August 23, 2017: Journal of Neuroscience: the Official Journal of the Society for Neuroscience
https://www.readbyqxmd.com/read/28687442/increased-bace1-activity-inhibits-peripheral-nerve-regeneration-after-injury
#14
Carolyn Tallon, Edward Rockenstein, Eliezer Masliah, Mohamed H Farah
Axons of the peripheral nervous system possess the capacity to regenerate following injury. Previously, we showed that genetically knocking out Beta-Site APP-Cleaving Enzyme 1 (BACE1) leads to increased nerve regeneration. Two cellular components, macrophages and neurons, contribute to enhanced nerve regeneration in BACE1 knockout mice. Here, we utilized a transgenic mouse model that overexpresses BACE1 in its neurons to investigate whether neuronal BACE1 has an inverse effect on regeneration following nerve injury...
July 5, 2017: Neurobiology of Disease
https://www.readbyqxmd.com/read/28645846/heparan-sulfate-proteoglycans-in-drosophila-neuromuscular-development
#15
REVIEW
Keisuke Kamimura, Nobuaki Maeda
Heparan sulfate proteoglycans (HSPGs) are glycoconjugates bearing heparan sulfate (HS) chains covalently attached to core proteins, which are ubiquitously distributed on the cell surface and in the extracellular matrix. HSPGs interact with a number of molecules mainly through HS chains, which play critical roles in diverse physiological and disease processes. Among these, recent vertebrate studies showed that HSPGs are closely involved in synapse development and function. However, the detailed molecular mechanisms remain elusive...
October 2017: Biochimica et Biophysica Acta
https://www.readbyqxmd.com/read/28642541/can-uk-undergraduate-dental-programmes-provide-training-in-non-surgical-facial-aesthetics
#16
T W M Walker, F Gately, S Stagnell, A Kerai, C Mills, S Thomas
Aim Recently, more and more dentists have found themselves engaging in the delivery of non-surgical facial aesthetics (NSFA) as part of their regular practice routine. NSFA is a growing field in aesthetic medicine that is practised by a range of clinicians including doctors, dentists and registered prescriber nurses and is an industry estimated to be worth over £3 billion in the UK alone. In the past few years, several public scandals in aesthetic medicine have prompted reactions by several bodies including the Government and Royal Colleges...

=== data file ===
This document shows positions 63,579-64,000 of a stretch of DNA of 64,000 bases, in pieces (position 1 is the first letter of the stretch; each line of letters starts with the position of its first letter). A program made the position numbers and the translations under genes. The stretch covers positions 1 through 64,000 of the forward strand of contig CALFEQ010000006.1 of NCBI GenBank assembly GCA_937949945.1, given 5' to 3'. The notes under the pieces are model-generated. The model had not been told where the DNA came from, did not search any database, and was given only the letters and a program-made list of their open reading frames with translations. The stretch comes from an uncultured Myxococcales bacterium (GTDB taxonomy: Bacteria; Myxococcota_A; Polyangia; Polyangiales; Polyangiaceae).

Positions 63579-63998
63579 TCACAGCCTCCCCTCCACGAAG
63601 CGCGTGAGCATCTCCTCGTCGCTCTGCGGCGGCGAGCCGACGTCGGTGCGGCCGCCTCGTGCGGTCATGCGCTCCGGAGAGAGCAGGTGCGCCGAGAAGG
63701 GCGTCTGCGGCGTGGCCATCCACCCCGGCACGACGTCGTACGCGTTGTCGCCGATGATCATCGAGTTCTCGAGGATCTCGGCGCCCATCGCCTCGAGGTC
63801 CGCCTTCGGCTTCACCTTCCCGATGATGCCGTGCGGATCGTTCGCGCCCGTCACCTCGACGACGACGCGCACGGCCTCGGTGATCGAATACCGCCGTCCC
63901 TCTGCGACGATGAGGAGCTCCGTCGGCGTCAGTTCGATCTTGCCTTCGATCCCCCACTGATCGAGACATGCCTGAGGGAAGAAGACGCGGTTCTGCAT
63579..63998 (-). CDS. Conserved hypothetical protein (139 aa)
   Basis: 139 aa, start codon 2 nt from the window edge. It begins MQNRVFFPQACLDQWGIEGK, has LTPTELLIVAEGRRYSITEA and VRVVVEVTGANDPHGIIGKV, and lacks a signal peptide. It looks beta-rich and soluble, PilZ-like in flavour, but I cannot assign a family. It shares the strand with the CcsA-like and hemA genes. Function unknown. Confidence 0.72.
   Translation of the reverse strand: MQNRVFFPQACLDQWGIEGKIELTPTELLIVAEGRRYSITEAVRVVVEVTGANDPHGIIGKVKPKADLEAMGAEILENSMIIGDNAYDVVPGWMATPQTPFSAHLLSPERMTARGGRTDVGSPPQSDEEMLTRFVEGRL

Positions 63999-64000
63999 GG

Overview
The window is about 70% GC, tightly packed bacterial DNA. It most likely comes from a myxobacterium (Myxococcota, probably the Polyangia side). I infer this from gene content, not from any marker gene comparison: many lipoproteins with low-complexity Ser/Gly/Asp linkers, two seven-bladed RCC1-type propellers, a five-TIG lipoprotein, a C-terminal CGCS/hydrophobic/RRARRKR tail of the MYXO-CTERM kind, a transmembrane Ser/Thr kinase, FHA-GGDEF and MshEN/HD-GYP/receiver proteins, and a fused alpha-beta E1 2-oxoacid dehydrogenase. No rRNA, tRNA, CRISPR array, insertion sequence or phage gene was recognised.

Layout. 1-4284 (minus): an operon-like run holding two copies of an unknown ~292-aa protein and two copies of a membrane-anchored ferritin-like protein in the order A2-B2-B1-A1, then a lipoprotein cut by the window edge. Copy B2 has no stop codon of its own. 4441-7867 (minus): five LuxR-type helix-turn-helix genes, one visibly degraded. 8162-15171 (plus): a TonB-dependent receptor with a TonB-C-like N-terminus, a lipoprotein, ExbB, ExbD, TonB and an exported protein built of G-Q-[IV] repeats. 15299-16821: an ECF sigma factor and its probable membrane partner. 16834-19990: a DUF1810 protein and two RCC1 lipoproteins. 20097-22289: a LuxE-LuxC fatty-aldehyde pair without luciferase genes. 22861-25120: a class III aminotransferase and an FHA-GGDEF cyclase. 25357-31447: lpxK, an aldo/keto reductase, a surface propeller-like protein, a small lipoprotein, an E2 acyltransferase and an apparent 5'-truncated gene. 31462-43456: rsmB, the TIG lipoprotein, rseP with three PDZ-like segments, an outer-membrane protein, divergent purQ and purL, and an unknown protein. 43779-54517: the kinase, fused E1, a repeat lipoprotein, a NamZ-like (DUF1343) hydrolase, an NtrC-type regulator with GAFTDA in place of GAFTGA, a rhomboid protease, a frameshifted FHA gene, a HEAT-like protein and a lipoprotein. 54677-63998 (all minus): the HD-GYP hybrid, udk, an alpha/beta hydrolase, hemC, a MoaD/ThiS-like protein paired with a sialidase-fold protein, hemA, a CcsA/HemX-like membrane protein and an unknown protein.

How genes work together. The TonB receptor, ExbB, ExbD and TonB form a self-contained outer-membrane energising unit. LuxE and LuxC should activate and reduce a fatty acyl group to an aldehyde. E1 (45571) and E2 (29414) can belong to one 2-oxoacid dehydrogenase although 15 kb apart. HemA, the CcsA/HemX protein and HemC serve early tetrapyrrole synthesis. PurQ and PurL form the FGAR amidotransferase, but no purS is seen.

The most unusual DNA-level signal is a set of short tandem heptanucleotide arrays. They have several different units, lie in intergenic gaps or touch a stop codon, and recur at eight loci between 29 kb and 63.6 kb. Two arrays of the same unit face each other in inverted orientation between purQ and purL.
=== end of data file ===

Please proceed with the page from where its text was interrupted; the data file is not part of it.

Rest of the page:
June 23, 2017: British Dental Journal
https://www.readbyqxmd.com/read/28520784/presynaptic-a%C3%AE-40-prevents-synapse-addition-in-the-adult-drosophila-neuromuscular-junction
#17
Begoña López-Arias, Enrique Turiégano, Ignacio Monedero, Inmaculada Canal, Laura Torroja
Complexity in the processing of the Amyloid Precursor Protein, which generates a mixture of βamyloid peptides, lies beneath the difficulty in understanding the etiology of Alzheimer's disease. Moreover, whether Aβ peptides have any physiological role in neurons is an unresolved question. By expressing single, defined Aβ peptides in Drosophila, specific effects can be discriminated in vivo. Here, we show that in the adult neuromuscular junction (NMJ), presynaptic expression of Aβ40 hinders the synaptic addition that normally occurs in adults, yielding NMJs with an invariable number of active zones at all ages tested...
2017: PloS One
https://www.readbyqxmd.com/read/28414619/how-the-nerves-reached-the-muscle-bernard-katz-stephen-w-kuffler-and-john-c-eccles-certain-implications-of-exile-for-the-development-of-twentieth-century-neurophysiology
#18
Frank W Stahnisch
This article explores the work by Bernard Katz (1911-2003), Stephen W. Kuffler (1913-1980), and John C. Eccles (1903-1997) on the nerve-muscle junction as a milestone in twentieth-century neurophysiology with wider scientific implications. The historical question is approached from two perspectives: (a) an investigation of twentieth-century solutions to a longer physiological dispute and (b) an examination of a new kind of laboratory and academic cooperation. From this vantage point, the work pursued in Sydney by Sir John Carew Eccles' team on the neuromuscular junction is particularly valuable, since it contributed a central functional element to modern physiological understanding regarding the function and structure of the human and animal nervous system...
October 2017: Journal of the History of the Neurosciences
https://www.readbyqxmd.com/read/28342748/rnai-of-arcrna-hsr%C3%AF-affects-sub-cellular-localization-of-drosophila-fus-to-drive-neurodiseases
#19
Luca Lo Piccolo, Masamitsu Yamaguchi
Defective RNA metabolism is common pathogenic mechanisms involved in neurological disorders. Indeed, a conspicuous feature of some neurodegenerative diseases is the loss of nuclear activities of RNA-binding proteins (RBPs) like Fused in sarcoma (FUS) and eventually, their accumulation in cytoplasmic proteinaceous inclusions. Long non-coding RNAs (lncRNAs) are emerging as important regulators of tissue physiology and disease processes, including neurological disorders. A subset of these lncRNAs is the core of nuclear bodies (NBs), which are the sites of RNA processing and sequestration of specific ribonucleoproteins (RNPs) complexes...
June 2017: Experimental Neurology
https://www.readbyqxmd.com/read/28316260/animal-physiology-and-genetic-aspects-of-ryegrass-staggers-in-grazing-sheep
#20
REVIEW
C A Morris, T T Wheeler, H V Henderson, N R Towers, S H Phua
Ryegrass staggers (RGS) is a metabolic disease of herbivores, caused by the ingestion of perennial ryegrass (Lolium perenne L.) containing a fungal endophyte (Neotyphodium lolii) which produces a tremorgenic toxin, lolitrem B. RGS has a major economic impact for agriculture in New Zealand as well as internationally. Management of RGS in grazing sheep can be problematic, and there is an incomplete knowledge of the interaction between the toxin and the grazing animal. This review is focused on recent advances in understanding the molecular physiology of RGS in the affected animal as well as the influence of animal genetics on the degree of susceptibility to RGS...
July 2017: New Zealand Veterinary Journal